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Veteran’s concern for comrades makes a difference

Long before the Veterans Affairs scandal flooded the national news in May, Boulder City resident Leo Garcia knew something had to be done.

As an eight-year veteran of the U.S. Air Force who served in the Gulf War, Garcia joined Concerned Veterans for America in October. The nonprofit and nonpartisan group strives to advocate for policies that preserve the freedom and liberties for the veterans who fought to protect them.

When he isn’t working 40 hours a week as a limo driver for Bellagio, Garcia spends 40 hours a week making phone calls, knocking on doors and working on social media to help promote the organization’s message.

And every Thursday from 3-6 p.m., Garcia and other volunteers can be found at the Boulder Dam Brewing Co. making phone calls to about 3,000 people around the Las Vegas Valley asking them questions about veterans. There are about 580 volunteers for the group in Southern Nevada.

“There are suicides every 64 minutes with our veterans suffering from PTSD (post-traumatic stress disorder),” Garcia said. “It’s horrific how these veterans are being treated.”

Garcia related a story of a young soldier who had returned from serving in the Middle East. The soldier was suffering from PTSD and went to the VA for treatment. The VA told him he couldn’t get help for another 90 days.

“They just said, ‘Here are some meds, and come back in 90 days,’ ” Garcia recalled. “He went home and shot himself. And those are the stories we’re hearing every day.”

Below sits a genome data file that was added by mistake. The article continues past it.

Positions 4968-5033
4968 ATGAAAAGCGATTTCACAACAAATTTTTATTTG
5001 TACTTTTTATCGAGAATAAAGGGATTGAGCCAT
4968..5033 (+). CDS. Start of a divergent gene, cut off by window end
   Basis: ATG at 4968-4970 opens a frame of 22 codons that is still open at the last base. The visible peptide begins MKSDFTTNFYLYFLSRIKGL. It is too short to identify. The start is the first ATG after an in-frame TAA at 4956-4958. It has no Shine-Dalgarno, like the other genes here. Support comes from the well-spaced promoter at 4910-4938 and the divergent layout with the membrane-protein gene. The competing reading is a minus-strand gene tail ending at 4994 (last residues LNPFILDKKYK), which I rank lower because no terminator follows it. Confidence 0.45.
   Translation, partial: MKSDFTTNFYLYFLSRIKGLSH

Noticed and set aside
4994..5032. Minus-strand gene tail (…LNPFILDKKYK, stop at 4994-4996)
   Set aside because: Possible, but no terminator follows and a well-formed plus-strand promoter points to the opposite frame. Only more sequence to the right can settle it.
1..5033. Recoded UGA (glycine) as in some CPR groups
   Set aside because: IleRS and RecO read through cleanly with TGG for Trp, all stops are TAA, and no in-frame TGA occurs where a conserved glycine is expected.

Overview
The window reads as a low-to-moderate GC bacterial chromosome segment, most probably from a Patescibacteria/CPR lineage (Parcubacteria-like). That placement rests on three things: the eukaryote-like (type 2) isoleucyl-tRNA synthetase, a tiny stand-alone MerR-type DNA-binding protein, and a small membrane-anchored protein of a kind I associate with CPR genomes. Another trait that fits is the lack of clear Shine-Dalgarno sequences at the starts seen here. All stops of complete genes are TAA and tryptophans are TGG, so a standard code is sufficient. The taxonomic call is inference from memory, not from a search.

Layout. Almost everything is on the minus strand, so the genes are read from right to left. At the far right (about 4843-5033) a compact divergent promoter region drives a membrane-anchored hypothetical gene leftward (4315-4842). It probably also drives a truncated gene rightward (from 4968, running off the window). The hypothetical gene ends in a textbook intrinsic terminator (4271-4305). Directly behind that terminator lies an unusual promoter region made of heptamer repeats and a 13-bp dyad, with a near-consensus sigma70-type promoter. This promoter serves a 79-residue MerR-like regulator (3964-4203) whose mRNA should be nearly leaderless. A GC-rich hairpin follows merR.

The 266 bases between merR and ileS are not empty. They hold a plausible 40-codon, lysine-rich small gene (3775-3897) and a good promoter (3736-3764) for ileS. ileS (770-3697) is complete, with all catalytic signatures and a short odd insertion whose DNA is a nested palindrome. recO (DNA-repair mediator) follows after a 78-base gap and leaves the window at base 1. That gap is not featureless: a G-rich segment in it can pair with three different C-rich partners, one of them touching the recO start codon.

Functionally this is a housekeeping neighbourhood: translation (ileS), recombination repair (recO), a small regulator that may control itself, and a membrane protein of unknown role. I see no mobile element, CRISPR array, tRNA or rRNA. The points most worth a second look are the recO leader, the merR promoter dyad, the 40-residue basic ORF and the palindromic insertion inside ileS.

Garcia said the main objective of the organization is to help American veterans get the care they deserve, something that the United States still has a severe problem with.

Jill Moe of Henderson has been volunteering with the organization since November. Her grandfather served in World War I, and her dad and uncle both served as well. She knew that she wouldn’t be able to make a difference if she wasn’t proactive.

“I thought it was just a travesty. There are people who have risked their lives, who have lost limbs, lost their eyesight and lost mental stability, and they’re not being taken care of by our country. It really hurt me,” she said. “Instead of yelling at Fox News, I wanted to go out and do something.”

Like Garcia, Moe said she heard numerous stories about veterans who were being neglected by the VA, some waiting as many as four years to finally hear back from them.

“That’s just inexcusable,” she said. “That should never happen to the veterans of our country.”

In April, Garcia was appointed with two others by Nevada State Director Bob Reiter to go to Washington, D.C., to get sponsors for House Resolution 4031, also known as the Department of Veteran Affairs Management Accountability Act. Garcia met with members of Congress from across the country in an effort to hold senior management in the VA accountable for poorly performing managers.

The bill, which was sponsored by Rep. Jeff Miller, R-Fla., garnered 152 co-sponsors. It passed in the House of Representatives with a vote of 390-33 on May 22.

Garcia described his experience in Washington as “one of the most surreal experiences in his life.”

“In 48 hours, we had 200 appointments to meet with congressmen and senators,” he said. “You know, you see the senators and the congressmen on television, and you’re sitting right across the desk (from them), and I’m like, ‘Wow. I never thought I’d be in a position like this.’ ”

Garcia was joined by 60 other veterans across the country during his Washington trip. He said the brotherhood they shared and the fact that they accomplished what they set out to do was the most rewarding part for him.

“I had the opportunity to have this bill passed, and it’s something I can tell my grandchildren,” he said.

Once President Barack Obama signs H.R. 4031, it officially becomes a law. Garcia is confident they’ll get the signature within the next few weeks.

Garcia also had a message for those people wondering how they can help make a difference.

“Get out and vote. Be a part of those grass-root efforts, because I helped make history,” he said. “When this bill passed last month, my eyes started to well up. Our organization made a difference.”

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